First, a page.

- Welcome to Strathcona
- Reclaim Prior! April 1 2013
- NEW: 2013 Statement On Viaducts Removal and Prior Street Calming
- NEW: Traffic on Prior Getting Worse: Car Hits House
- Viaducts and Prior Street
- Mayor's Comments on Prior, July 24 2012
- Reconnect Strathcona
- Reclaim Prior, the Video
- Reclaim Prior 2012
- Prior Traffic and Health
- Letter from the Chair
- SRA response
- Grandview-Woodland Response
- Residents' Association
- Links and Resources
- News / Events
- Exploring Our History
The Strathcona Residents' Association
ABOUT THE SRA
The Strathcona Residents' Association is a volunteer-run neighbourhood group. SRA business and operations are facilitated by an Executive Council: a six-member council that streamlines our operations and allow for more timely decision making. The council operates with full transparency and accountability, as mandated by the general voting SRA membership. SRA business, guest speakers, committees and reports are presented at our general meetings - along with a report of council business. Council members are elected from eligible residents at our annual AGM, and the council is mandated to have at least one renter and one home-owner. The 2013-2014 Council includes residents: John Hawkes, Gordon Roe, Chris Coleman, James Johnstone, Elana Zysblat and chair Pete Fry.
A BRIEF NOTE ON THE SRA’S HISTORY AND MANDATE
When the SRA was first formed the members had all been through a long process of community planning together and could take a certain common understanding of the background for granted. That was 18 years ago. Since then, we’ve periodically outlined our history and mandate at meetings, to inform newcomers. Many new residents have attended various talks in our lecture series and have signed up to receive minutes. The following briefly explains the SRA’s background and purpose.
The SRA was created in 1992 at the end of a three-year process of community meetings with city planners, during which very large numbers of residents participated in planning for the neighbourhood’s future. The process, conducted in English and Cantonese, was initiated because Strathcona was seen to be vulnerable. Many houses were in a state of advanced decay. On the one hand, high-rises were being built right on the other side of Main Street, and the next area for land assembly, demolition and the construction of residential towers was obviously this one. No zoning protections were in place. On the other hand, the transplantation of the downtown street sex trade to Strathcona’s borders, (to curtain it off from the eyes of tourists at Expo ‘86) had brought with it so many problems that families with children were leaving the neighbourhood. The community planning process asked the local residents to articulate what they wanted for their neighbourhood’s future, and the answers led to the formation of the Strathcona Community Plan. The plan was written by city staff and includes zoning regulations, a traffic plan, and an expression of social goals.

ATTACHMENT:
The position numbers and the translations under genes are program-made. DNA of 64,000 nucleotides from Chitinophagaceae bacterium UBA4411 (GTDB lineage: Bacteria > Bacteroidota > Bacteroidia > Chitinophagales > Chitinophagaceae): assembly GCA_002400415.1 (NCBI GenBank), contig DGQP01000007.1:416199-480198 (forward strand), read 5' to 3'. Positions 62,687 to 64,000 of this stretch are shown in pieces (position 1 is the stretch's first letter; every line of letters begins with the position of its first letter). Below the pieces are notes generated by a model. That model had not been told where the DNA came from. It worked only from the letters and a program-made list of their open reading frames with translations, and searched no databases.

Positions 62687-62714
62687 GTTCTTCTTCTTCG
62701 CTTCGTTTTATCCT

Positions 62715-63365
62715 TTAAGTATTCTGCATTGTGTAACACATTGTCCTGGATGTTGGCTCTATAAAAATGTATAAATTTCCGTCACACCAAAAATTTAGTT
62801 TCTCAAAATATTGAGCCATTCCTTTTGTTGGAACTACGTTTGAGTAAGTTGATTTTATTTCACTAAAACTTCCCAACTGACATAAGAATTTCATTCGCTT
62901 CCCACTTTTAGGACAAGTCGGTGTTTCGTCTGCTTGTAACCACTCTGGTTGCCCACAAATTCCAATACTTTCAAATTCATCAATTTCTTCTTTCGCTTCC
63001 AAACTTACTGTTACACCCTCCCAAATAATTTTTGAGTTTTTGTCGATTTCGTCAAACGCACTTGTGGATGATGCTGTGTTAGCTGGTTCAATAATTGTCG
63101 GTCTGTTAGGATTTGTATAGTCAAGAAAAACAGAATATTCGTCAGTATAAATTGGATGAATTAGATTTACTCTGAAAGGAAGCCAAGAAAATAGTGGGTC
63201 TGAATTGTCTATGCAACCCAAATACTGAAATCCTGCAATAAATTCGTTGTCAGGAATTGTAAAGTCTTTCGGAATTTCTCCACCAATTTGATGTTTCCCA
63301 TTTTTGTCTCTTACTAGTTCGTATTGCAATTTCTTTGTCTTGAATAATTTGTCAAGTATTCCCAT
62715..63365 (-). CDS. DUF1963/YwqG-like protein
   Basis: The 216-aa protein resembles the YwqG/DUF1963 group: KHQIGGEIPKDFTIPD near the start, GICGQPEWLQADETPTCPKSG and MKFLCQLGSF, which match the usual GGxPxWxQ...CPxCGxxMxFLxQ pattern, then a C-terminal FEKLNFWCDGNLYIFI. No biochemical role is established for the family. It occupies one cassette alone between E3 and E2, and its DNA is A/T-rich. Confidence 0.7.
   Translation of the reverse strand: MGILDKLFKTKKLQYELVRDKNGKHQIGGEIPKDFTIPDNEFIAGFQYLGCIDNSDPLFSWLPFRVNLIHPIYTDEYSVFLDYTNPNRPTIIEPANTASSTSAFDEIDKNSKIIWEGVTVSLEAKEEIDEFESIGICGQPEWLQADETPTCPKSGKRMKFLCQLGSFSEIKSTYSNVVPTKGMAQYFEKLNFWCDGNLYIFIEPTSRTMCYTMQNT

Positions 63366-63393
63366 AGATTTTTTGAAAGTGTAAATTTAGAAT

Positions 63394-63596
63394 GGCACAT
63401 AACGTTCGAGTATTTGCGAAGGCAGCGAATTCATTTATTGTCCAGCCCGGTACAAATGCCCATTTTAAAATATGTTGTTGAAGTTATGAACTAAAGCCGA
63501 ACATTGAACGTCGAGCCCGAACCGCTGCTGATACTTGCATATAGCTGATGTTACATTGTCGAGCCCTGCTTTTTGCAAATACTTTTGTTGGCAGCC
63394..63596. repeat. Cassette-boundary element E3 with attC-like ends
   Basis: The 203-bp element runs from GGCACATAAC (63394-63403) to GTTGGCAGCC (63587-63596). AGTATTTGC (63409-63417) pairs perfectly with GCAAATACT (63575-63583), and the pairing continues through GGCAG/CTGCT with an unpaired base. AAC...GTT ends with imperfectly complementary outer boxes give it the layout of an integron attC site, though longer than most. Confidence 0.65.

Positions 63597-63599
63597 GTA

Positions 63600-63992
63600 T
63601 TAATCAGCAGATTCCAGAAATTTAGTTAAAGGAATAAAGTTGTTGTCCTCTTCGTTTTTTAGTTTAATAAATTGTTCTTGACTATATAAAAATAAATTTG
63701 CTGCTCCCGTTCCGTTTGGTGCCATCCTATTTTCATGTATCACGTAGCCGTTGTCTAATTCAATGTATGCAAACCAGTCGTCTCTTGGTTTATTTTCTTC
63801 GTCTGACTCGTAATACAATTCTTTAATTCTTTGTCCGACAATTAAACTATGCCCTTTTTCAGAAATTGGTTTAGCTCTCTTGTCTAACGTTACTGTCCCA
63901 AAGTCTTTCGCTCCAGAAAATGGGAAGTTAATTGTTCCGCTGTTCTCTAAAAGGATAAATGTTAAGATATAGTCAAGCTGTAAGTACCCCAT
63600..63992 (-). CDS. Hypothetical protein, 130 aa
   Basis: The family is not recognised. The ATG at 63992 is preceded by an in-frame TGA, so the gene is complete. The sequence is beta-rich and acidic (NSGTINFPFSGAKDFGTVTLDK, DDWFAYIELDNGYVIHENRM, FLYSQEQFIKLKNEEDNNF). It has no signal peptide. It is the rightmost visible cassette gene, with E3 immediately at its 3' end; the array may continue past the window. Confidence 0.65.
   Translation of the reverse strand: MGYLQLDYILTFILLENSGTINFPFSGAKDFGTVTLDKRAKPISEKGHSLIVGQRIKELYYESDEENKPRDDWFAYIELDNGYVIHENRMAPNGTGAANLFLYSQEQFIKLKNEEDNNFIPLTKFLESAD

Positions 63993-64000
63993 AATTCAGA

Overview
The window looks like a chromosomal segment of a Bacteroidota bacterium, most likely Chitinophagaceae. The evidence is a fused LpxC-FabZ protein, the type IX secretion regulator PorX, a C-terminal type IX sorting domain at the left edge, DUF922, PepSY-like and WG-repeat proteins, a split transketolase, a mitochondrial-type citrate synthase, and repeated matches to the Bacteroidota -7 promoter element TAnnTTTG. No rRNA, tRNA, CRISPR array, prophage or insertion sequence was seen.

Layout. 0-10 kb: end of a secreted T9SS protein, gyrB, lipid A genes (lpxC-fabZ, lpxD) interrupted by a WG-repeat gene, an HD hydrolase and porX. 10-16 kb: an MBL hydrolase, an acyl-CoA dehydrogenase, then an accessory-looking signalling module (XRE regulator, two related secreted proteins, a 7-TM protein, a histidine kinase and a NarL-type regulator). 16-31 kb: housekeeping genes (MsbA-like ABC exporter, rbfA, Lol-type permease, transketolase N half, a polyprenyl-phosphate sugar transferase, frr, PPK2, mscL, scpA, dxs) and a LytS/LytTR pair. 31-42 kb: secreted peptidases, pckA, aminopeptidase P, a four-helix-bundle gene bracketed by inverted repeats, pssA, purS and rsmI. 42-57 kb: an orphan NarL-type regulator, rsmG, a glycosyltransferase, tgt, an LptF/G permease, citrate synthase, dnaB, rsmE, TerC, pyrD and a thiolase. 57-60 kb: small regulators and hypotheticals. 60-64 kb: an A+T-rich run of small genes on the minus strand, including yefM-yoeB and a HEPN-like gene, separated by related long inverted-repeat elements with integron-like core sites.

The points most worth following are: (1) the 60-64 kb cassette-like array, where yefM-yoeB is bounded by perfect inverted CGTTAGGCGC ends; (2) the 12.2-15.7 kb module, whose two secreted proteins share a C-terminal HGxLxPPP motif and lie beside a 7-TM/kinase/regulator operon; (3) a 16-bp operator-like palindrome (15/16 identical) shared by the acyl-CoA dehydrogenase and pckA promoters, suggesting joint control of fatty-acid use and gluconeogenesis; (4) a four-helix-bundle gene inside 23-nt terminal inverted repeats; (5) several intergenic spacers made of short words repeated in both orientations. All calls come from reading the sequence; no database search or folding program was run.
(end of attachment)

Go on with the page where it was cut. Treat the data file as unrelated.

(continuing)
THE PLAN AND MANDATE
In accordance with the goals of the residents, the plan is designed to preserve the heritage architectural character, to protect the streets from commuter traffic and make them safe for walking and cycling, and to maintain a multi-cultural and mixed-income family population through modest increases in density, and through a supportive attitude to the maintenance of affordable rental accommodation alongside owner-occupancy. The Strathcona Residents’ Association was formed in conjunction with the Community Plan and was recognized by Vancouver City Council when the plan was approved.
The SRA’s mandate is to support the goals of the plan, and over the years, the members have worked to realize them. For example, the SRA has obtained further traffic controls and supported the development of bike routes, worked with the city to implement the zoning regulations and design guidelines that preserve heritage buildings, and worked on plans to improve the parks. The SRA ran the Porch Project for three years, (restoration of thirteen front porches with a grant from the Bronfman Foundation), coaxed the city to plant street trees, and organizes the annual clean-up. Needless to say, there have been countless letters written and many meetings with city staff and council on a variety of subjects that affect local residents. The organization is called the Strathcona Residents Association because we are not an association of property owners, we welcome tenants as well. SRA members are expected to support the basic goals of the plan outlined above.
Strathcona has changed in the last 18 years. Many houses have been rehabilitated and restored, and the neighbourhood is blooming with babies. Change will continue and Strathcona will continue to adapt, but the fundamental ideas agreed upon in1989-1992 still stand this neighbourhood in good stead.
Members of the SRA and guests at meetings are expected to conduct themselves appropriately and in accordance with our Code of Conduct.